Regan: Tell us about your coaching on Appalachian crafts and additionally about your particular Moon quilt.

Shanley: I’m a librarian and educator, so I all the time sought out studying. Schools such because the John C. Campbell Folk Art School, The Arrowmont School of Arts and Crafts, and the Penland School are wonderful locations that may change your life. Not solely do you study these folks life crafts, however you additionally notice you’re going again in human existence to know how issues are made by hand and coronary heart.

I used to be a part of an invitational art quilt exhibit to have a good time the fiftieth touchdown on the moon. I selected to do craters as I work in wool fibers, felting, beading, quilting and hand stitching. I knew I might provide a chunk that would specific my theme, “What If Craters Were in Color?” During a exhibiting of the quilt present, a person from the Library of Congress considered the exhibit and selected my Moon quilt in addition to a number of others to be showcased on the Library to have a good time the historic moon occasion. I’m deeply honored she loved my interpretation of our moon. That quilt travelled in quilt exhibits for 3 years all around the states.

Regan: Is there a specific fiber or folks artist you look as much as for inspiration?

Shanley: I’m very in Anni Albers and how the Bauhaus summary, graphic type continues to affect so many fiber artists. I’m so happy weaving has change into widespread once more. I’m amazed by new artists’ creativity. Charleston is blessed with many younger artists who discover stunning woven wall art and dyeing strategies. I hope extra individuals will see textiles as an art kind.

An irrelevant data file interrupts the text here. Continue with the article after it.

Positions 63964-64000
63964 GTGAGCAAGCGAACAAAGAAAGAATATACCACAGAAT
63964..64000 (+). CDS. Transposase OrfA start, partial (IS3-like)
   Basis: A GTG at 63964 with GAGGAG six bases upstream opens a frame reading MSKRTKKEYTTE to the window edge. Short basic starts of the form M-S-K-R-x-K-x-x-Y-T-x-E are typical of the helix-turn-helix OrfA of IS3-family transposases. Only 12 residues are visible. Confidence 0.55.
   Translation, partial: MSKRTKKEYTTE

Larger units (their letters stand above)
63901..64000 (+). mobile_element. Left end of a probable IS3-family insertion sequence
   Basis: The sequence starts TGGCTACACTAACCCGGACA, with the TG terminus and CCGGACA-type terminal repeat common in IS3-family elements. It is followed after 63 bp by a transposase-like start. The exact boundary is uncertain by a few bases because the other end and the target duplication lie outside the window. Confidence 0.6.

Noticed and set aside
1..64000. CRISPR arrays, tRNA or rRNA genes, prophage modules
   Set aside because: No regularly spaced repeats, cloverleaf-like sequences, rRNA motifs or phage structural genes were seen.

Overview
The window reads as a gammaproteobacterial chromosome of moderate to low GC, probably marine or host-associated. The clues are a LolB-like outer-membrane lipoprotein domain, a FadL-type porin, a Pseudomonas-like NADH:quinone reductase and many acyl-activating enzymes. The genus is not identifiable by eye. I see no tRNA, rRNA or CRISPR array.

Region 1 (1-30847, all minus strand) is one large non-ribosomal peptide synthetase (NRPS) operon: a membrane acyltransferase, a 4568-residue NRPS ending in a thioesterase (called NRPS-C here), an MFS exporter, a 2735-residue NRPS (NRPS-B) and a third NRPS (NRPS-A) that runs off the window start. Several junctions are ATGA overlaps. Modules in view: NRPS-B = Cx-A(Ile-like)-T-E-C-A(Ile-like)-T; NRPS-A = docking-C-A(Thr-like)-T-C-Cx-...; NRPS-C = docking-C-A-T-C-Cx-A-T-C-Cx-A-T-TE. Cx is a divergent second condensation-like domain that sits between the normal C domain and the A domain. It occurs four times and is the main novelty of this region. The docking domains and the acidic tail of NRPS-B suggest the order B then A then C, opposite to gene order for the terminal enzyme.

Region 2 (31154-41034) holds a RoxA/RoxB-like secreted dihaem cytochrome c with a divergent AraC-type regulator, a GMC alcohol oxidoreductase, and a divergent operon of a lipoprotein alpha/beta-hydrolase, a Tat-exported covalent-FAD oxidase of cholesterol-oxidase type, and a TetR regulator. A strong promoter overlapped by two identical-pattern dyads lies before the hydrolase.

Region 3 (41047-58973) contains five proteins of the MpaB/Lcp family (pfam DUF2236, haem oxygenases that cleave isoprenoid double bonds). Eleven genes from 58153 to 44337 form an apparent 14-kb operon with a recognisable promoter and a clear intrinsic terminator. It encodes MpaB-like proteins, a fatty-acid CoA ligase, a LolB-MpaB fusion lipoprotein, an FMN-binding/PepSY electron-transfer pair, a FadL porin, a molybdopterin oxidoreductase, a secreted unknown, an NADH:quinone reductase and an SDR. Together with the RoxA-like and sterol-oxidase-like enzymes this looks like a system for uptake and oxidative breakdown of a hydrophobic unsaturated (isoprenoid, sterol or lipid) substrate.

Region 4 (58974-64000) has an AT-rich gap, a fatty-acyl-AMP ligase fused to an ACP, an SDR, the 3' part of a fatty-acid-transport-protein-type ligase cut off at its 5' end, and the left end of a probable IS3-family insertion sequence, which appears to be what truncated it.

Regan: You additionally hand weave with your personal hand spun yarn and different pure fibers. Plus, you make craft basketry — hand-made coiled baskets which regularly characteristic your home-grown indigo dye and hand spun yarns?

Shanley: Yes. Since hand spinning for me is extra for enjoyable than for attempting to supply a really industrial product, I make small objects to showcase the artistic texture and coloration — one other approach of claiming inventive license.

Regan: Do you have got particulars but on when you’ll quickly begin to train felting and weaving on the Public Works Art Center?

Shanley: Yes. I will likely be educating Introduction to Wet Felting on the Public Works Art Center from 10 a.m. to midday on Dec. 5. I hope to supply weaving, macramé, rug punching, locker hooking and different fiber art strategies. It could be very thrilling to have this Arts Center and gallery area with Carnes Crossroads Artist Cooperative. I hope the neighborhood continues to embrace the alternatives there.

Mary E. Regan, columnist, is a publicist along with her ProfessionalPublicist consultancy and is searching for extra shoppers. Story concepts? Email: Mary@ProfessionalPublicist.com.